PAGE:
• “People have worse problems to worry about than worrying about the problems the character has. I kept going through the story and saying, “So what? Who cares? Fix your own problems.”… If you have time to actually read this book, I suggest you spend your time doing something worthwhile instead of wasting your life on Sense and Sensibility.” – J. Lin

Heartburn – Nora Ephron

The blurb for Heartburn poses an interesting question: “Is it possible to write a side-splitting novel about the breakup of the perfect marriage?” It would appear that the answer is yes – as long as you’re queen of the ’90s rom-com, Nora Ephron.

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Heartburn is an autobiographical novel about heartbreak, food, marriage, sex, pregnancy, Judaism, therapy, and anger – and it’s only 178 pages long. Ephron based the novel on her marriage to and divorce from her second husband, Carl Berstein. You can thank your lucky stars every day that you’re not Carl – he fucked around, and Ephron made sure that he found out.

If I had to sum up the vibe, I’d say Heartburn is like Julie & Julia meets Olivia Rodrigo’s Get Him Back. The main character, Rachel (Ephron’s avatar), is a Jewish food writer from New York, transplanted to Washington D.C. to support her husband’s career as a political journalist. When the story starts, they have one child and another on the way – and that’s the moment he chooses to kick off an affair, with glamorous socialite Thelma Rice.

Rachel’s first response is to spread a rumour on the Washington grapevine that Thelma has a venereal disease. Good for her!

Her second, once it becomes clear that her husband has no intention of wrapping up the affair and getting on with their lives together, is to take the kid and the bun in the oven and run back to New York. She goes back to group therapy, she reflects on her favourite recipes, she flirts with the idea of finding a new lover. Her behaviour is a little unhinged but, honestly, who could blame her?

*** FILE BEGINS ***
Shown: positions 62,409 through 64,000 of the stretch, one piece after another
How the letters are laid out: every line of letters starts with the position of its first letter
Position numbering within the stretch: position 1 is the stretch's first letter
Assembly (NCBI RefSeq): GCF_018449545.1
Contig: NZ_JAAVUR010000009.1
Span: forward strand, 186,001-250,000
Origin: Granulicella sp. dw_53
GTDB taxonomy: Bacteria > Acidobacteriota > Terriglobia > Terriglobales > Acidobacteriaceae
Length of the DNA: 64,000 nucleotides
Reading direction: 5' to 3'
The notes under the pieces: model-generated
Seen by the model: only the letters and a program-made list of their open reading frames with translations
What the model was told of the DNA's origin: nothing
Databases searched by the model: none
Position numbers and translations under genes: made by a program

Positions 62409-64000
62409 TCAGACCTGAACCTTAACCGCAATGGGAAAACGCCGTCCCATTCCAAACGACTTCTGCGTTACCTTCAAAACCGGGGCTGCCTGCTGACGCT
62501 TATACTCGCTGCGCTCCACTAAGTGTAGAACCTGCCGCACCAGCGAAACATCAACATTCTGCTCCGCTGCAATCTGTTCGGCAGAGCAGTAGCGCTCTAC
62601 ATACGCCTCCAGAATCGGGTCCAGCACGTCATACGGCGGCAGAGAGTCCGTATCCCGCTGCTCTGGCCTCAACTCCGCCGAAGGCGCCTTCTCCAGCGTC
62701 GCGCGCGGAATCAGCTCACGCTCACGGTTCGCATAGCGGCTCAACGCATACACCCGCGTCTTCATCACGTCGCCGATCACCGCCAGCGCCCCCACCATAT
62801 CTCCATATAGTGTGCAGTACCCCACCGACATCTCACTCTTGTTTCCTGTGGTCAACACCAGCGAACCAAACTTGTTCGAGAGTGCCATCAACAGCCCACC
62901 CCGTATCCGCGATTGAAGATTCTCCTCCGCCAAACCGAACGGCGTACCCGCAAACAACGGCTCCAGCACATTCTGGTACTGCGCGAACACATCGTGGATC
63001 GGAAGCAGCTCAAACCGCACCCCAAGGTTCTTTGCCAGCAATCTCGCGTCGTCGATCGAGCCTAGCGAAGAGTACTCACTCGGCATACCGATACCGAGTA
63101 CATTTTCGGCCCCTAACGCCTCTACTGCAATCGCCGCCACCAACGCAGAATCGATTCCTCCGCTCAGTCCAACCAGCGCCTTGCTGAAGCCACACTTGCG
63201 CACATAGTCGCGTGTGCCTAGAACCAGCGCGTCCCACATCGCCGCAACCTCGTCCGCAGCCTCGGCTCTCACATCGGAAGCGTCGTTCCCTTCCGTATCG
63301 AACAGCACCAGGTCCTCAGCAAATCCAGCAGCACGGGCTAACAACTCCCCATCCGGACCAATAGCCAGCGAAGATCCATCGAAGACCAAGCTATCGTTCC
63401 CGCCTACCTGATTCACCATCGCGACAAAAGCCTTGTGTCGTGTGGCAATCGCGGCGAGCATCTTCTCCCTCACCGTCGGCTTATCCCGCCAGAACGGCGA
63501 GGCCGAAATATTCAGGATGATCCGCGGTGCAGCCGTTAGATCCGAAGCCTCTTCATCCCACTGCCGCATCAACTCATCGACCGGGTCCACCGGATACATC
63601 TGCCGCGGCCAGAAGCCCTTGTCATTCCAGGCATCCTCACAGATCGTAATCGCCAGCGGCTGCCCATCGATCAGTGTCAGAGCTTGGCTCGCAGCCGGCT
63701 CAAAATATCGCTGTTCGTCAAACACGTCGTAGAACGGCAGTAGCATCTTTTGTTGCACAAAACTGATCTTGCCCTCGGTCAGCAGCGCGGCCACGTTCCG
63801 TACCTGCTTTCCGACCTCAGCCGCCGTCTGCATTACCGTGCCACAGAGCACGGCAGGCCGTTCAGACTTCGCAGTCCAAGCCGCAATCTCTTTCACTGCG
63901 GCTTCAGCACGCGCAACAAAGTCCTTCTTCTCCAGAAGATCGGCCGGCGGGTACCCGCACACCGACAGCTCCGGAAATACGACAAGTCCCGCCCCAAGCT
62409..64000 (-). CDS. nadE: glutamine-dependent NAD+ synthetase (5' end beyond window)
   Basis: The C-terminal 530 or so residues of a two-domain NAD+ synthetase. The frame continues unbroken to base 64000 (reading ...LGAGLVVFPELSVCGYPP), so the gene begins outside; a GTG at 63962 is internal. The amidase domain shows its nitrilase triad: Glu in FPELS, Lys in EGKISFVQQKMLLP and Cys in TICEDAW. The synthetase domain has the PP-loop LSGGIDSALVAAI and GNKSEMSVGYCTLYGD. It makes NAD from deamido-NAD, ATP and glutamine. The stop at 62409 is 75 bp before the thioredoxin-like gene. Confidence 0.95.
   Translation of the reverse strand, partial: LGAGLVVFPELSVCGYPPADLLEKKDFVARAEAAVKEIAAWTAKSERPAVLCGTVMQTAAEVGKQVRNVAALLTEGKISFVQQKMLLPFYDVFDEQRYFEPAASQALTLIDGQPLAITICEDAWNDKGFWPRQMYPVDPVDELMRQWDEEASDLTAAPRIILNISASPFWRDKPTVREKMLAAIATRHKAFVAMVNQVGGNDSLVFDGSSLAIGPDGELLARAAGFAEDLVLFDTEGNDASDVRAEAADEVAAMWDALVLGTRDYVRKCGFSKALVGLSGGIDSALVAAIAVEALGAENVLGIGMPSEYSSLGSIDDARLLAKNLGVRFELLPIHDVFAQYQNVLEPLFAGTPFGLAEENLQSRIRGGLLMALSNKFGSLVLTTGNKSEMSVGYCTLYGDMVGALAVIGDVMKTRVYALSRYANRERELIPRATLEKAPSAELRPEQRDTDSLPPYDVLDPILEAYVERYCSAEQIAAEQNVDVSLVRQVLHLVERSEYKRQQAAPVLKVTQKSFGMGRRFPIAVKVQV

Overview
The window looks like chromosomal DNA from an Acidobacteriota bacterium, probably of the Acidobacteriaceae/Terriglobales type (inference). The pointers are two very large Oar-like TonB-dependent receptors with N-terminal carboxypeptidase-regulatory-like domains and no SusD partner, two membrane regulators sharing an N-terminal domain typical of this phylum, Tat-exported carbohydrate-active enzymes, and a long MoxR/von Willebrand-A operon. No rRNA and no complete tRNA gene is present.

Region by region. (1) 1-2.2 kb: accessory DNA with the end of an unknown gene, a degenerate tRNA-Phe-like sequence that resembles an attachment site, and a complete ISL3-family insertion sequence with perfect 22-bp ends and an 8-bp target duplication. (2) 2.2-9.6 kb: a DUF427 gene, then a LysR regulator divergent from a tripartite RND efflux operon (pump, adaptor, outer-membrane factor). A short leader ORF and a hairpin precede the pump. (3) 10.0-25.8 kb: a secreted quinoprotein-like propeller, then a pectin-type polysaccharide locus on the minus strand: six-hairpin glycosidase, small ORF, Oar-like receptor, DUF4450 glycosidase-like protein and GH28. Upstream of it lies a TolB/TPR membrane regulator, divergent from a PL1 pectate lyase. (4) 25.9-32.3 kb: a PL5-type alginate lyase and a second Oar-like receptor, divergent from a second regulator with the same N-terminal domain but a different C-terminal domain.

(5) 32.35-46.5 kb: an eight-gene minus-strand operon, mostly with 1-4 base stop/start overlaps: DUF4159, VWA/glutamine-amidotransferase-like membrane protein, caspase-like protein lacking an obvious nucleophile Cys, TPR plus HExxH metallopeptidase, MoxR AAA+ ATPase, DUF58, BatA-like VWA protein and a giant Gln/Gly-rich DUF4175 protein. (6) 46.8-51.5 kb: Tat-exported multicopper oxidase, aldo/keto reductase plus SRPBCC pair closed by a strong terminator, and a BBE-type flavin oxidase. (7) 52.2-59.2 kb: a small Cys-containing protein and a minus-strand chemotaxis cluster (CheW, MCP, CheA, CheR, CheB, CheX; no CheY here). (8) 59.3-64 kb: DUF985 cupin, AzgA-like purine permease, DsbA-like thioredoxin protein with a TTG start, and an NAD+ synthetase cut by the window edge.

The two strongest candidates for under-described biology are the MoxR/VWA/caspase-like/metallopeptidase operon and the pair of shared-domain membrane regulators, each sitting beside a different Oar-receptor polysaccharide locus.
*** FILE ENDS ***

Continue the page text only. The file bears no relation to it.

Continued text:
Reading Heartburn, I instantly recognised some iconic Ephron lines that made their way into her film (one of my favourites) When Harry Met Sally. “Pesto is the quiche of the seventies,” for instance, and “What did she look like? / Thin. Pretty. Big tits. Your basic nightmare.” I respect that Ephron clearly knew when she’d struck gold and had no compunction about recycling content.

It’s impossible to separate Heartburn from Ephron’s real-life experience of being cheated on while heavily pregnant – and she wouldn’t want us to. It’s an explicit act of literary revenge, catharsis through thinly-veiled fiction. The fact that she doesn’t try to hide it or deny it is what makes it work.

One of the things I’m proudest of is that I managed to convert an event that seemed to me hideously tragic at the time to a comedy – and if that’s not fiction, I don’t know what is.

Nora Ephron on Heartburn

As good as Heartburn is, though, I can concede that Ephron’s novels weren’t her strongest work. Her comedy and insight into the human condition translates best on the big screen, in classic screenplays like the aforementioned When Harry Met Sally (and, indeed, the adaptation of Heartburn itself). Ephron didn’t write another novel after Heartburn, and while nothing she could have written could have possibly been bad, I’m glad she directed her energies to where they were most needed and appreciated.

This is definitely the best novel to buy for your bestie who’s going through a bad break-up; either they’ll find it hilariously relatable, or it will simply remind them that there’s light at the end of the tunnel and, someday, they’ll look back on it all and laugh.

My favourite Amazon reviews of Heartburn:

  • “This book is TERRIBLE! The main character rolls around in self pity while trying to cook the weirdest things.” – Big Mama
  • “I read about 50 pages before deciding to put myself out of this books misery.” – R. Peterson
  • “Waste of time. All about her divorce, a real downer.” – Swissneva
  • “Lots of whining, with recipes.” T. B.
  • “Back then it was like ‘wow’ she really wrote this? Reading it now, it is embarrassing and not politically correct. The book doesn’t hold up over the years. Kind of like Nora Ephron’s neck.” J. C.

We Need To Talk About Kevin – Lionel Shriver

Even though We Need To Talk About Kevin is fictional, its stark portrayal of a woman reeling after her son’s violent killing spree at his high-school has become a kind of cultural shorthand since its initial publication in 2003. I’d say that reading it is “timely”, but sadly, with the state of gun laws in the U.S., it’s never not.